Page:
6 Tips to Get More Out of Marketing Conferences
Make sure you're maximizing your professional benefits
My Lipman Hearne colleagues and I attend a lot of industry conferences, and we’ve become pretty good at figuring out how to get the most out of each experience.
As we enter the fall conference season, we thought it would be helpful to share some of our favorite tips. Think of it as the insider’s guide to getting maximum ROI from your conference investment, without driving yourself crazy in the process.
- Pick Your “Must-Dos” Long Before You Head to the Airport
This seems like a no-brainer, but many folks show up to a conference on day 1 and really have no clue which sessions they should participate in. It’s always smart to carefully review the conference’s detailed agenda well in advance of your departure, and to select clear “must do” sessions that you believe will be your best learning opportunities. If you’re traveling with a colleague, compare each other’s “must do” sessions in advance, and consider picking alternatives if you’ve both selected the same priorities – that way you’ll expand the learning opportunities for you both, and for your organization as well.
- Sit & Share with Strangers
While I love traveling with my coworkers, at a conference I’ll often slip away from our group and sit with people I’ve never met. It’s not hard to do – most conference attendees welcome the chance to meet new people, and you already have enough in common with them to have a conversation (i.e., you’ve ended up in the same session at the same conference for the same industry). I’ve sometimes learned as much from my fellow attendees as I have from conference presenters. And more often than not, I’ve made a new friend or two that I still stay connected with, long after the conference has ended.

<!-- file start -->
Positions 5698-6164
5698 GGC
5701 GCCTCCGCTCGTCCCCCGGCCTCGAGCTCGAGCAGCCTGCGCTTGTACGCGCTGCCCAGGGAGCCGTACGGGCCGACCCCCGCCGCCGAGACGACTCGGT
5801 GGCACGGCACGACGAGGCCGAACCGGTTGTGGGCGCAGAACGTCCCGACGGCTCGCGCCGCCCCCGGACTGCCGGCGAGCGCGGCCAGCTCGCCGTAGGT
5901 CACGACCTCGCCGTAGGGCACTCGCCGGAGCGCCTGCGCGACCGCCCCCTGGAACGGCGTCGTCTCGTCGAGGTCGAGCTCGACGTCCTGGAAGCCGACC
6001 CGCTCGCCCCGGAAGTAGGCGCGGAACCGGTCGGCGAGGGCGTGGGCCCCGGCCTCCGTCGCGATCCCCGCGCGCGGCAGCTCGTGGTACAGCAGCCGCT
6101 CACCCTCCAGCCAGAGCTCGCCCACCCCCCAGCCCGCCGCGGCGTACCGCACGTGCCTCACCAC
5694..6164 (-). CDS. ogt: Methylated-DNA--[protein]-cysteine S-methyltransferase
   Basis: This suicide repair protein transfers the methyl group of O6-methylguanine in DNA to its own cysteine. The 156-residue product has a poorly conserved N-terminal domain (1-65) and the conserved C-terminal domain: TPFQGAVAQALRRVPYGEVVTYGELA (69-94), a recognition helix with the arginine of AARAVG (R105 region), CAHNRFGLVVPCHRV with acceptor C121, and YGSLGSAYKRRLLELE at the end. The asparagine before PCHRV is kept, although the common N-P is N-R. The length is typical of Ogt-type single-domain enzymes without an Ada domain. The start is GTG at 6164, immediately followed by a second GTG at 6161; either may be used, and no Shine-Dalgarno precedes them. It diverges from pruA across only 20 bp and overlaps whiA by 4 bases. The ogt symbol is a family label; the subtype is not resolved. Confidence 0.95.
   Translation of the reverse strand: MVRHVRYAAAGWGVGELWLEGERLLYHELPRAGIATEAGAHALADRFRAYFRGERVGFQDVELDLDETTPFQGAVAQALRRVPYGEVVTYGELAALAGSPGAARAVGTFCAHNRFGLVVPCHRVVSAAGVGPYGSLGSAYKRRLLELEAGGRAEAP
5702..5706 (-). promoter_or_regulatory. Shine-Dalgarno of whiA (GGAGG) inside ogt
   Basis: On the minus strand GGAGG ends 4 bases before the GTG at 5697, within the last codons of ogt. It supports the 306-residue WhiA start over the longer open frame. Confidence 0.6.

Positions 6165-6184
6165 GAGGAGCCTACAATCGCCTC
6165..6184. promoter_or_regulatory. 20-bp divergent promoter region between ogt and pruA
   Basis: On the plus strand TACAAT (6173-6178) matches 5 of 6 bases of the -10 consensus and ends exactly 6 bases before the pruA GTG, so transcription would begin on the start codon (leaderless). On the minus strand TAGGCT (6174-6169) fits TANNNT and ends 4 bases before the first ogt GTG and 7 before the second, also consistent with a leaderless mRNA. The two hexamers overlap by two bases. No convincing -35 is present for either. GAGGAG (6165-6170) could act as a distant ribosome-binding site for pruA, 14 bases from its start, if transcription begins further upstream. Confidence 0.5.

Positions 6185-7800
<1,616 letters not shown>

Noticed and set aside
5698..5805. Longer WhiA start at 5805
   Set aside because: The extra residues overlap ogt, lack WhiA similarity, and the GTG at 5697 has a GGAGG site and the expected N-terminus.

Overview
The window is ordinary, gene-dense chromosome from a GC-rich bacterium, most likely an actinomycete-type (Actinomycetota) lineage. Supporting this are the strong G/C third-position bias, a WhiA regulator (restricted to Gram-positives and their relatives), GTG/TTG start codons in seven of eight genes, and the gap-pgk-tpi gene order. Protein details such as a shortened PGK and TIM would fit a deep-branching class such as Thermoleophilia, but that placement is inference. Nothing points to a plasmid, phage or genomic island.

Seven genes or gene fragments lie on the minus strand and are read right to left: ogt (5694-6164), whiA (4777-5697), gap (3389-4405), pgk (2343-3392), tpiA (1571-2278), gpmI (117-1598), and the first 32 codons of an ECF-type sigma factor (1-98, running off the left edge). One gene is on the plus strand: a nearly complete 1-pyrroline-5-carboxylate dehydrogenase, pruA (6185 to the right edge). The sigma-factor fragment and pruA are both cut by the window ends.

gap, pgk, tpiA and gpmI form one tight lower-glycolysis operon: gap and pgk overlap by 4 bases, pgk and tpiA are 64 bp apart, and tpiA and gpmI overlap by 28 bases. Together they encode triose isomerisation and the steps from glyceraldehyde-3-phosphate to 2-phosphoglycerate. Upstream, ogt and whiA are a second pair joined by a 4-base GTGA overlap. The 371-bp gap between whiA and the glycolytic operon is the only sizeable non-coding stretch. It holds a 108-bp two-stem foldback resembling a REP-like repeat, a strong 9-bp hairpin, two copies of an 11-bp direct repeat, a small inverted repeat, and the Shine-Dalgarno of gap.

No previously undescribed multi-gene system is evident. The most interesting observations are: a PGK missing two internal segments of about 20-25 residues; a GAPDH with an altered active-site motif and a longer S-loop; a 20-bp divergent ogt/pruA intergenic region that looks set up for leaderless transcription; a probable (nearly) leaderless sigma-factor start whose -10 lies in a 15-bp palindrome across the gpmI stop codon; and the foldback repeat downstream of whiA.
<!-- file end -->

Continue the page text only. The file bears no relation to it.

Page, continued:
- Access the Presenters’ Material
Most marketing conferences provide their attendees with online access to the conference’s presentation materials. And most conference attendees fail to take advantage of this opportunity! Be sure to get the links and codes you’ll need to download some of the great content you’ll have seen for future viewing and sharing when you get back to the office. This is also a great way to “see” some of the sessions that you might not have time to physically participate in.
- Like the Presentation? Then Meet the Presenter
If you’re blown away by a presentation that you’re participating in, stick around when it’s over to introduce yourself to the presenter. Every presenter I’ve interacted with has always been willing to share more with the attendees who demonstrate the greatest interest in their topic. Some will give you copies of their research studies, or their books, or will connect you with other professionals that you can learn from. And of course, they appreciate your feedback – so if you loved their talk, let them know.
- Talk to the Expo Hall Exhibitors
Most conferences have expo halls so attendees and the companies that market to them can connect face to face. Many of these vendors have a lot of experience to share. While you may have worked at three different colleges or four different hospitals, the average vendor partner will have that experience times ten. Take some time to introduce yourself to a few vendors, and you’ll probably learn as much as you do in some of the conference’s seminars and presentations.
- Don’t Eat in Your Room
Nothing is more depressing than going to an out of town conference, spending your days in thought-provoking seminars and exciting conversations, and then…eating a Subway sandwich and chips alone in your room for dinner. Just about everyone at your conference is also from out of town, also on a budget, and also in need of dinner, so you’re absolutely not alone. Suggest a dinner idea to some of the folks you sat with earlier in the day, and the odds are great that they’re going to be interested. And you’ll have plenty to talk about as you recap some of the powerful insights you’ve learned throughout the conference already.
Want more marketing pro advice from Peter? Check out 9 Tips for Writing a Great RFP.